REUTERS - Turkish warplanes hit 10 Kurdish militant targets in Turkey's southeast and east overnight, near the border with Iraq, the state-run Anadolu Agency said on Sunday, citing security sources.
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The air strikes capped one of the most violent single days of fighting in the largely Kurdish southeast in recent years. The military has said that more than 100 militants from the outlawed Kurdistan Workers Party (PKK) were either killed or injured in clashes on Saturday.
Turkey renewed air strikes on ISIS sites in Syria on Friday, extending operations along a 90-km (56-mile) corridor near the Turkish border which Ankara says it is clearing of jihadists and protecting from Kurdish militia expansion.
Turkey's southeast has been rocked by waves of violence following the collapse last year of a 2-1/2-year ceasefire between the state and the autonomy-seeking PKK.
Overnight Saturday, fighter jets pounded four PKK targets in the Cukurca district of the southeastern Hakkari province on Saturday evening, Anadolu said, citing the security sources.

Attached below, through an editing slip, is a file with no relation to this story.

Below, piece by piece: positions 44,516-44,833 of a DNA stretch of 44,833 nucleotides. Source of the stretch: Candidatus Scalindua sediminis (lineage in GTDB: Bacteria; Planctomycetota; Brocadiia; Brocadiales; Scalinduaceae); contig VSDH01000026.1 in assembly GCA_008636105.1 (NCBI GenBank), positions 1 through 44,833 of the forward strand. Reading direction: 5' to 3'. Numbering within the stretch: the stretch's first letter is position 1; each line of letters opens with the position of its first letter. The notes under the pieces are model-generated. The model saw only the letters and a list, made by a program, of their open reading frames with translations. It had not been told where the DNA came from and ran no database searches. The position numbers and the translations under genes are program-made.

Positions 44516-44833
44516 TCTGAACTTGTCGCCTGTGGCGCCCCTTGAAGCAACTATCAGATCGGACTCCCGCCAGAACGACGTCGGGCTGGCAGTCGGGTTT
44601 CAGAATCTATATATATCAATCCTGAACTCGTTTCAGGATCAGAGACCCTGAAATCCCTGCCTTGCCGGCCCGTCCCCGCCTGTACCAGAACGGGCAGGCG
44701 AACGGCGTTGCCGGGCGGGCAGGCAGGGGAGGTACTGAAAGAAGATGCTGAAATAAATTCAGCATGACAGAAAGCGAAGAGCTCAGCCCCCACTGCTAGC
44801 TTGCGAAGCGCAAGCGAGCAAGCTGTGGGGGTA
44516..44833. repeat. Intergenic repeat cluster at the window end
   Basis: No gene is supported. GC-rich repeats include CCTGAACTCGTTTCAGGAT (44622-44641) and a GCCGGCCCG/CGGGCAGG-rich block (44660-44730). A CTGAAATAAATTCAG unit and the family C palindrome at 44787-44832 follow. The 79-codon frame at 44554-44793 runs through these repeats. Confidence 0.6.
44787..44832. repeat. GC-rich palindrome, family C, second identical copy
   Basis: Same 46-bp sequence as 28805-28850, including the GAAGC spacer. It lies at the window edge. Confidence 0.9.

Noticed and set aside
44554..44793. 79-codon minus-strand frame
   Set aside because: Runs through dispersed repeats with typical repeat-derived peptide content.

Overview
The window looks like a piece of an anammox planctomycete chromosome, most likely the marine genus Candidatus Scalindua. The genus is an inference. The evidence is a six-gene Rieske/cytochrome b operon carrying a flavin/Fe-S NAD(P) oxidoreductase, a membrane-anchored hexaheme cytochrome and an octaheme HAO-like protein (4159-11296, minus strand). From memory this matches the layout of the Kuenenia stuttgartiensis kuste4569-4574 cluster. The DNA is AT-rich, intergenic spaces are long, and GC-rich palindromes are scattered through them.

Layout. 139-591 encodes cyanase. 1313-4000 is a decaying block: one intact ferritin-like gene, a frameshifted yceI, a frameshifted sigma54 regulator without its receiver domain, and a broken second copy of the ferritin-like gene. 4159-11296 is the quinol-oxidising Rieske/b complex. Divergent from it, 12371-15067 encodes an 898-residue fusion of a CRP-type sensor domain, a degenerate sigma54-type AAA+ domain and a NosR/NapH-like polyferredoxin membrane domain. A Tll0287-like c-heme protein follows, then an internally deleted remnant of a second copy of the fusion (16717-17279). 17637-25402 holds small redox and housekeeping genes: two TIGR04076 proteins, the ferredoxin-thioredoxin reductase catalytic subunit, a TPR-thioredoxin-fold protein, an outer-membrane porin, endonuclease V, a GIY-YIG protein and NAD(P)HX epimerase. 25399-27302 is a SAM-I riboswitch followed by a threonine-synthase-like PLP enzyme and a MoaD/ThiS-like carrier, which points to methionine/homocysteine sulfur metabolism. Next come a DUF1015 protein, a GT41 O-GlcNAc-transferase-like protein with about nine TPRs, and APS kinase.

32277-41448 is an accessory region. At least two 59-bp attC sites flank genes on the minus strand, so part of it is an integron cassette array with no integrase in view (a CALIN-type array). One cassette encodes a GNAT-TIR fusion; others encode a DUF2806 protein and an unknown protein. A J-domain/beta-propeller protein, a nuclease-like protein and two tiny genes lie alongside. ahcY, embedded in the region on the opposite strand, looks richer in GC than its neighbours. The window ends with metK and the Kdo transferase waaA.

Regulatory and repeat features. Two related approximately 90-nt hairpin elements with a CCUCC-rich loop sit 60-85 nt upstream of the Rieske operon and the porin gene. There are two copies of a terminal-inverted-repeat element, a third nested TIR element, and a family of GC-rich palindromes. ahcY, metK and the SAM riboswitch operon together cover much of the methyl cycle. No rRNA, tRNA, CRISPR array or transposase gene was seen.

Six more positions were bombed in the region between the eastern Agri and Van provinces shortly after midnight, it said.
Meanwhile, in Syria, Turkey and allied Syrian rebels have also fought U.S.-backed Kurdish forces known as the People's Protection Units, or YPG, around Jarablus. Turkey views the YPG as an extension of the PKK, which Turkey and its allies consider a terrorist organization.
The U.S. has provided extensive aid and airstrikes to the YPG-led Syria Democratic Forces, which have proven to be highly effective against ISIS. The Syria Democratic Forces, which also includes Arab fighters, has taking a large swath of territory from the extremists along the border with Turkey and closed in on Raqqa, the de facto capital of the extremist group's self-styled caliphate.
The PKK is considered a terrorist organization by Turkey, the United States and the European Union. More than 40,000 people, most of them Kurds, have died since it started its insurgency more than three decades ago.